Opportunity for EV Marketers
It is true that the movement towards cleaner vehicles has been a driving force in reshaping the EV market, and word-of-mouth has played a significant role.
While making an expensive purchase, buyers mostly rely on the opinion of existing owners or users. In the case of EVs, there are already several concerns about cost and convenience, hence, real-time feedback from friends and family appears reliable. This gives brand marketers a great indirect marketing and sales team in the form of existing owners (95%) who are inclined to encourage non-EV owners to switch to electric vehicles. However, if the product does not meet the needs of the existing owners or creates a negative experience, then this can work against the brand, hence it's important for marketers to create fantastic experiences for their consumers at every touchpoint.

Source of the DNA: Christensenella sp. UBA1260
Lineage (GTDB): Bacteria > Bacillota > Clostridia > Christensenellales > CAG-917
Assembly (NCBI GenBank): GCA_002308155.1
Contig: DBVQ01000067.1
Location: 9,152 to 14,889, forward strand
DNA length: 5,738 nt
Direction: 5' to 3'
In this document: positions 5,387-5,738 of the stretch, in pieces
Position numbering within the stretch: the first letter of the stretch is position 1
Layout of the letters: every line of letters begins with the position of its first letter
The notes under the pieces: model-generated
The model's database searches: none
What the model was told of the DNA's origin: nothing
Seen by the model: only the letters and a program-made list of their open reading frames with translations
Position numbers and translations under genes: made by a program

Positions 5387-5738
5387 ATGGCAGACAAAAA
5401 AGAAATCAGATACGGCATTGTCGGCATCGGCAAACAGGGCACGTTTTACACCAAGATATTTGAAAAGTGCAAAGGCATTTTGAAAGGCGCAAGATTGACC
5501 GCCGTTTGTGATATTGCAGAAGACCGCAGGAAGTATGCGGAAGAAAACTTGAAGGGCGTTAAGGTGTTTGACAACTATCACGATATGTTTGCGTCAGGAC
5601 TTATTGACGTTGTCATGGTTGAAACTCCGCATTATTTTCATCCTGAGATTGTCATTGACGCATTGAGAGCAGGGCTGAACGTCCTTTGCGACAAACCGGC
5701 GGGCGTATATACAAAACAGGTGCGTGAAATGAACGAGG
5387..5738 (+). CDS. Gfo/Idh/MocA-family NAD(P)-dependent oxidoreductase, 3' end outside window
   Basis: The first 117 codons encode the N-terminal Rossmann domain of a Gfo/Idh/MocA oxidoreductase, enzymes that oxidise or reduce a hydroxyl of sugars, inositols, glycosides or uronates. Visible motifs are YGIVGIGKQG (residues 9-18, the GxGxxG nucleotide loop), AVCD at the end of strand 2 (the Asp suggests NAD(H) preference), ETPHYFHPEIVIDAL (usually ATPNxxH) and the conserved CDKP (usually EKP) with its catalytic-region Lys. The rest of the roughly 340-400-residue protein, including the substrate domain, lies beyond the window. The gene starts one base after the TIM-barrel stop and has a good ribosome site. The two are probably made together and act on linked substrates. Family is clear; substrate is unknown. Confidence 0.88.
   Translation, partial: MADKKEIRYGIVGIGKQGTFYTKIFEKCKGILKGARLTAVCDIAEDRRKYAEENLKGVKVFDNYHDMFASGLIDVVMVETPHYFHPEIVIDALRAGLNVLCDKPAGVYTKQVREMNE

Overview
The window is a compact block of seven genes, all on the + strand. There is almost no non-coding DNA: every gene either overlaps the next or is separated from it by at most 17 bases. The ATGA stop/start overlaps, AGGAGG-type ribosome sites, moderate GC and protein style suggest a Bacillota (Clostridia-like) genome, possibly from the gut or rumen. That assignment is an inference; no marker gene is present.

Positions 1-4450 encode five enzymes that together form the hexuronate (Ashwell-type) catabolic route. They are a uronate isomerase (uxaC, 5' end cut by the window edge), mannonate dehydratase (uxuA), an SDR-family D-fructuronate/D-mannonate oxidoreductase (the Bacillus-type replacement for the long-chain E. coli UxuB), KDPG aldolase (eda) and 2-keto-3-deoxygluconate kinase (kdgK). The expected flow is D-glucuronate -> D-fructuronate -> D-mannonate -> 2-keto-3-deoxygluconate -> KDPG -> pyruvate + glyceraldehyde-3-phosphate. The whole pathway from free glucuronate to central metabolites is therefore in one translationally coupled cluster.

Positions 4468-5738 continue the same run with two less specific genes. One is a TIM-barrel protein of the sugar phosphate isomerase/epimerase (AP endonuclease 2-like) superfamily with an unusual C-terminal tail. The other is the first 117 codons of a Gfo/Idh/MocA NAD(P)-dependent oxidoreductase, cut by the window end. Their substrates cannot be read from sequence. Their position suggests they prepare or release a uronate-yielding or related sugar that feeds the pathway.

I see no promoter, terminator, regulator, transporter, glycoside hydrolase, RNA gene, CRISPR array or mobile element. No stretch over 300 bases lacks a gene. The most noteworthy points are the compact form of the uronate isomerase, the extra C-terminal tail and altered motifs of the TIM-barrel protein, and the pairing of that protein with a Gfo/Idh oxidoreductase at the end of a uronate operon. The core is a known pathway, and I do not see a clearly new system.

Almost at par with word of mouth, the next big medium driving awareness and influencing the purchase decisions are ‘social media and digital ads’. A compelling ad instigates the thought of considering the product and then a potential buyer goes to peers for recommendations and existing consumers for feedback. Social and digital media has played a crucial role in promoting EVs as a cleaner alternative and marketers have well-used this agenda to place the product.
Automobile review sites have been another excellent way to get more mind share.
Not surprisingly, ATL mediums—TV and Print—have been ranked low as a purchase influencer for EV’s due to its niche segmentation and TG that requires targeted BTL marketing avenues to create AIDA (Awareness, Interest, Desire, Action) for influencing consumer purchase decisions.
Future - Will EVs take over the automobile industry?
EVs do have a promising future. Consumers are more likely than ever to consider purchasing an EV, and sales could skyrocket.